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Constructing a European MarketStandards, Regulation, and Governance$
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Michelle Egan

Print publication date: 2001

Print ISBN-13: 9780199244058

Published to Oxford Scholarship Online: November 2003

DOI: 10.1093/0199244057.001.0001

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Conclusion: Governance and Market‐Building

Conclusion: Governance and Market‐Building

Chapter:
(p.260) 11 Conclusion: Governance and Market‐Building
Source:
Constructing a European Market
Author(s):

Michelle P. Egan (Contributor Webpage)

Publisher:
Oxford University Press
DOI:10.1093/0199244057.003.0011

The conclusion summarizes the difficulties of achieving some form of accommodation between the interests of government, business, and society in constructing a single integrated market. The politics of market building is often a contentious process about the best ways to reconcile regulation and free trade. This involves not only the allocation of authority between different levels of government but also an acknowledgement that the corporate strategies are a major determinant of the nature and direction of European market integration. Using private actors for public purposes, the EU has delegated certain regulatory functions to European standards bodies as a substitute for direct government action. Comparisons with the construction of the American single market reveal a counterpart in the European Union, as both legal and regulatory intervention have been crucial in removing persistent obstacles to trade, and institutional arrangements have involved the strategic use of the private sector to integrate ‘uncommon’ markets.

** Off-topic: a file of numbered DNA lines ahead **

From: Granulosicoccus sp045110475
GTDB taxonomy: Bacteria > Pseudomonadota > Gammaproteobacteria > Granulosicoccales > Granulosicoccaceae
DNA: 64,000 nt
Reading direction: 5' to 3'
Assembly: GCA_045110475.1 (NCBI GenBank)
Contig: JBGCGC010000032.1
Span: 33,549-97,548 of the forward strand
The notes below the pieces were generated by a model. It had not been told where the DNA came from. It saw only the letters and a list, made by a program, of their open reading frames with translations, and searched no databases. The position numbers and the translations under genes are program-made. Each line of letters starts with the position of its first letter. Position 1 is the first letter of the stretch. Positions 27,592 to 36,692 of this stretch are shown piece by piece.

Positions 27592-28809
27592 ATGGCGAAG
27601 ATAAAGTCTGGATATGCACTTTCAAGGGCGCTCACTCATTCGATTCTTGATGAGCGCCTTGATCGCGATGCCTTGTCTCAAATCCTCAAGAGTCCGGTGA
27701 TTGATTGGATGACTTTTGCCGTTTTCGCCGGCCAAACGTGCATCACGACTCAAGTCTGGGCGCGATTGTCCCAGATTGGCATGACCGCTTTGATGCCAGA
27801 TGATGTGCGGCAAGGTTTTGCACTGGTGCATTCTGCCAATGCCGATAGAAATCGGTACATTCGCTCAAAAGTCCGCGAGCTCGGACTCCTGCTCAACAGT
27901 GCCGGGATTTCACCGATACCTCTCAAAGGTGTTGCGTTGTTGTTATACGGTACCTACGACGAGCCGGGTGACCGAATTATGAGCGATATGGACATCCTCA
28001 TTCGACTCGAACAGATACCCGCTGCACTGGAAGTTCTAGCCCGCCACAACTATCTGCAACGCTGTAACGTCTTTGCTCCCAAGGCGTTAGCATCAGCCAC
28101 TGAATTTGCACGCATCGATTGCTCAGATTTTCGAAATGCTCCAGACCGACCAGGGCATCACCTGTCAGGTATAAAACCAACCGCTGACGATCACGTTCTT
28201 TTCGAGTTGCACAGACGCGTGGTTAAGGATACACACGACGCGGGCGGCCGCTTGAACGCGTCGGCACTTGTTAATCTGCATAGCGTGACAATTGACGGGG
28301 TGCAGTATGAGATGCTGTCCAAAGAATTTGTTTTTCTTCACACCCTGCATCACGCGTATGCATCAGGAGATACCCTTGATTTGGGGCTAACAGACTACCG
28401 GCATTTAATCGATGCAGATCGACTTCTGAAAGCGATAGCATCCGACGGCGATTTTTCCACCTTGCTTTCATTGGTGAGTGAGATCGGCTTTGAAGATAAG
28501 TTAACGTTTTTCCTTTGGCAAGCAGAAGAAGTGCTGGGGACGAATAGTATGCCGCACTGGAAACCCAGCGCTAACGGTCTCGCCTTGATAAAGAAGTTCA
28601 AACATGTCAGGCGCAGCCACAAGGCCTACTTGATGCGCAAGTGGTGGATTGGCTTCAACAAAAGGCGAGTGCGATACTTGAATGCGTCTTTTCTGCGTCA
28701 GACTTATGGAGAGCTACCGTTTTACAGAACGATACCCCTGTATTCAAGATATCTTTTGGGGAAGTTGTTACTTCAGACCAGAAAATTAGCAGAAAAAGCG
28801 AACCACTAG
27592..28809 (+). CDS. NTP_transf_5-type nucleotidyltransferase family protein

Keywords:   corporate strategy, delegation, European standards, European Union, free trade, governance, market integration, regulation, single market, USA

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